Home Health Administrator: Career and Salary Facts

Home healthcare can be a valuable service for many patients that do not require around-the-clock care. Managing an agency that provides home health services requires specific executive attributes. If you are interested in a career as a home health administrator, there are a few things you may wish to consider that are outlined in the following article, such as career information, education and licensure requirements, salary outlook and career advancement. Schools offering Medical Assisting degrees can also be found in these popular choices.

What You Need to Know

Home healthcare is an alternative to hospital or residential care for patients who require consistent nursing, hospice or specialized treatments that can be provided with a minimal amount of staff and equipment within their own residences. In this role, you would work for a home healthcare agency and would be responsible for leading a staff and maintaining the agency's operations.

Degrees Bachelor of Science in Healthcare Administration, Master of Health Administration, Master of Business Administration in Healthcare Management
Job Outlook (2016-2026)* 20%, much faster than average job growth projected for medical and health services managers
Salary (2017)* $99,220 average salary for medical and health services managers working in the home healthcare services industry

Source: *U.S. Bureau of Labor Statistics

What Is My Role as a Home Health Administrator?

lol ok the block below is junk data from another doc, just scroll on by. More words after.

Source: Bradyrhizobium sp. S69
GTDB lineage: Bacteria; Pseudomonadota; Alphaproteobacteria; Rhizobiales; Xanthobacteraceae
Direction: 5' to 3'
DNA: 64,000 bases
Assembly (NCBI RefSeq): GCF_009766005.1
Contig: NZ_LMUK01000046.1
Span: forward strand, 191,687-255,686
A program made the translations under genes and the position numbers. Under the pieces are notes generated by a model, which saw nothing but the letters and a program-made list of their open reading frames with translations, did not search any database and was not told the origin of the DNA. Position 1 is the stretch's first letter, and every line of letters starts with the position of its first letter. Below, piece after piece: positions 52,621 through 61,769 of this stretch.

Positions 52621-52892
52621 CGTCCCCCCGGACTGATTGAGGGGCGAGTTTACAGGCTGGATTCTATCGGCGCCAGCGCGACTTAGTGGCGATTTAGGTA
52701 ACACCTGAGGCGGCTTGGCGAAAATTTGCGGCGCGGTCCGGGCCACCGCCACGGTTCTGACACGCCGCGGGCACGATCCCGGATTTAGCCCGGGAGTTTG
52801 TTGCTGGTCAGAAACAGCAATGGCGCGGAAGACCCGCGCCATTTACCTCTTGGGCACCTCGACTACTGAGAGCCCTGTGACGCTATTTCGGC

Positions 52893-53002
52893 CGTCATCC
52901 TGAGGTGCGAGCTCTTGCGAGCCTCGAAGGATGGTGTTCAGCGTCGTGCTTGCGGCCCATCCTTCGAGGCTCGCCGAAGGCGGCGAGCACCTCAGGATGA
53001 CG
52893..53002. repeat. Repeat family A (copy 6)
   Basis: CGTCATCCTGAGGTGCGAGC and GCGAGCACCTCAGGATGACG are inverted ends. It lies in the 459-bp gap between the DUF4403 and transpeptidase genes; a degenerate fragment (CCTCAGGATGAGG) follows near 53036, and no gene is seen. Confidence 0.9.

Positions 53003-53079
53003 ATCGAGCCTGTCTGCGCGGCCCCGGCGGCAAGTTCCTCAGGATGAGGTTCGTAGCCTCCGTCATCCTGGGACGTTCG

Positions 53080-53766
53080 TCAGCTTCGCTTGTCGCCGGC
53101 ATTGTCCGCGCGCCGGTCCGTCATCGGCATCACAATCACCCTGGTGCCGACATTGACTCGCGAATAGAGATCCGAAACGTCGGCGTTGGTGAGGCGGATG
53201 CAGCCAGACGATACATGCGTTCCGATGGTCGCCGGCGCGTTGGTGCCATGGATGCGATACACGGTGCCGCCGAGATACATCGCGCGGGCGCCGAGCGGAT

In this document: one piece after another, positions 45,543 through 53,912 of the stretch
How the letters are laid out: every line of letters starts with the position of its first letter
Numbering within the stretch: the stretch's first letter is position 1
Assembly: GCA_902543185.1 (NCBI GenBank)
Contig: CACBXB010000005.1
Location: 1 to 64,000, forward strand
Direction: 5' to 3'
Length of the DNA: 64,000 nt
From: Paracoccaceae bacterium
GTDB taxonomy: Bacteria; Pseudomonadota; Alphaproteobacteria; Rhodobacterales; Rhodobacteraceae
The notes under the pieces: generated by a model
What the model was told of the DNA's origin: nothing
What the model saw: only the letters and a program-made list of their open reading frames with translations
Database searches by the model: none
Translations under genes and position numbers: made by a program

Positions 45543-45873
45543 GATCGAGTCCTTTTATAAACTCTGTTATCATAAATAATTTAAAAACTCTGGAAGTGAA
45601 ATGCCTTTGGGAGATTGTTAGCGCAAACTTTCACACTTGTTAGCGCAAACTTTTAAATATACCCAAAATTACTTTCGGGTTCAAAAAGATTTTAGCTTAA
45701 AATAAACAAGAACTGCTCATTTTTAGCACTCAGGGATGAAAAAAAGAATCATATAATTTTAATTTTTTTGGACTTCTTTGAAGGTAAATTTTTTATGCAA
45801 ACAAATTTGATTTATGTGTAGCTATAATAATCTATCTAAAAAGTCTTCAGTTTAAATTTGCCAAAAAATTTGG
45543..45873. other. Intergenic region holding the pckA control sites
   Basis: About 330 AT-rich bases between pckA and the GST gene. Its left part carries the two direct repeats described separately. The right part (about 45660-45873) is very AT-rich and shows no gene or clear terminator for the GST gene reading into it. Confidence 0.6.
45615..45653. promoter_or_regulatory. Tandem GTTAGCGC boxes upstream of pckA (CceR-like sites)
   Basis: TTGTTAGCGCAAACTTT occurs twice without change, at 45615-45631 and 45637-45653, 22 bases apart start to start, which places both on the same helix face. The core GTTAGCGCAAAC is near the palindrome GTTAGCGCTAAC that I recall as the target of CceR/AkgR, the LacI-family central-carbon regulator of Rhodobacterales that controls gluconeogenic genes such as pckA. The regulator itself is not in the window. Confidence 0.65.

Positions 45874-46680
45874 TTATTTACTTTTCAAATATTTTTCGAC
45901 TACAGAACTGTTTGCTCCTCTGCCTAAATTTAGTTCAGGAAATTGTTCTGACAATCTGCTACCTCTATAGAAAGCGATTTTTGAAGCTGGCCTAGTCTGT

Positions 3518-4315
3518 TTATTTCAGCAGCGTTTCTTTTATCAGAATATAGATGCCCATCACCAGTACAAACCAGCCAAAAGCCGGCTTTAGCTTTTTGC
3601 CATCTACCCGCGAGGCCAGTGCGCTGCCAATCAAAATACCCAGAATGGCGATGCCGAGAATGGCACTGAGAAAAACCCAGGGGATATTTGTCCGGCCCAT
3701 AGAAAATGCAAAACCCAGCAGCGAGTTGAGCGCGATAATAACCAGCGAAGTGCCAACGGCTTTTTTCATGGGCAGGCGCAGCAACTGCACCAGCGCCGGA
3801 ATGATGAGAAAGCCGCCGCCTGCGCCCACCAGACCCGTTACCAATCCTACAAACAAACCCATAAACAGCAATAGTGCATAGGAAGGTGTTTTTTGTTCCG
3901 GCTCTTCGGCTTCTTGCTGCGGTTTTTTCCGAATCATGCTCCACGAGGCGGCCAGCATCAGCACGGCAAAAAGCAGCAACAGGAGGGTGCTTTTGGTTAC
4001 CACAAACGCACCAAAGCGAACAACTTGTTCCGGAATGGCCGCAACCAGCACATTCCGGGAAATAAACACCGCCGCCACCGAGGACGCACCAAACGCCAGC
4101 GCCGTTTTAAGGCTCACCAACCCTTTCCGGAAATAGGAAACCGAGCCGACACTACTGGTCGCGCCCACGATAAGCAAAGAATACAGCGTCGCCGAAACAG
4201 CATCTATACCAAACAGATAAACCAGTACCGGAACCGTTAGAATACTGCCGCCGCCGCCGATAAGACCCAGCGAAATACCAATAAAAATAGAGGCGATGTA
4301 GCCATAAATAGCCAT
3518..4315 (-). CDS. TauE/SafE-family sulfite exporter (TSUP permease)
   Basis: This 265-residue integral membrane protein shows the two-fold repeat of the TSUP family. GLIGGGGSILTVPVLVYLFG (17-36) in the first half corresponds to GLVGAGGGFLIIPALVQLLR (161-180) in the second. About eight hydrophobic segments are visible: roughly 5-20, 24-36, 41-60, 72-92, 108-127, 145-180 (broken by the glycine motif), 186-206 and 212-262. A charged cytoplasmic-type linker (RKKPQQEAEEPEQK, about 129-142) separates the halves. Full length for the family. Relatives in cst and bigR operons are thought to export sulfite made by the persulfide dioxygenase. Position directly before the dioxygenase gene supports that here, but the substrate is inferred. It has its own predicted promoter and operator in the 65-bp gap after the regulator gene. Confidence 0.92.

As a home health administrator, you oversee and manage an agency that provides home health services. You supervise employees, implement policies, manage executive agency functions and maintain compliance with federal, state and local regulations.

You may benefit from an educational background in management, accounting and information systems that builds your analytical and communication skills. You may also need a background in specific healthcare services, such as hospice care, occupational therapy or mental health.

What Education and Licensure Is Required?

The U.S. Bureau of Labor Statistics (BLS) reports that healthcare managers typically have at least a bachelor's degree upon accepting a position. However, many of these professionals also have master's degrees. The BLS notes that only nursing home administrators are required to be licensed in all states. In some states, administrators of assisted-living facilities may need to be licensed as well.

What Other Necessary Requirements Are There?

There are some states that require home health administrators to meet continuing education requirements to maintain state certification. In addition, completion of an Administrator in Training practicum that mandates a minimum amount of hours providing supervised administrative duties may be required in certain states. You should check with your state's department of health to learn about additional requirements.

What Is the Career Outlook for Home Health Administrators?

According to the BLS, 352,200 medical and health services managers, which includes home health administrators, were employed in 2016. This number is expected to increase to 424,300 by 2026, which results in a 20% employment growth for this time period. Job growth for these professionals is largely due to the demand for medical care needed by the growing number of individuals in the baby-boomer population.

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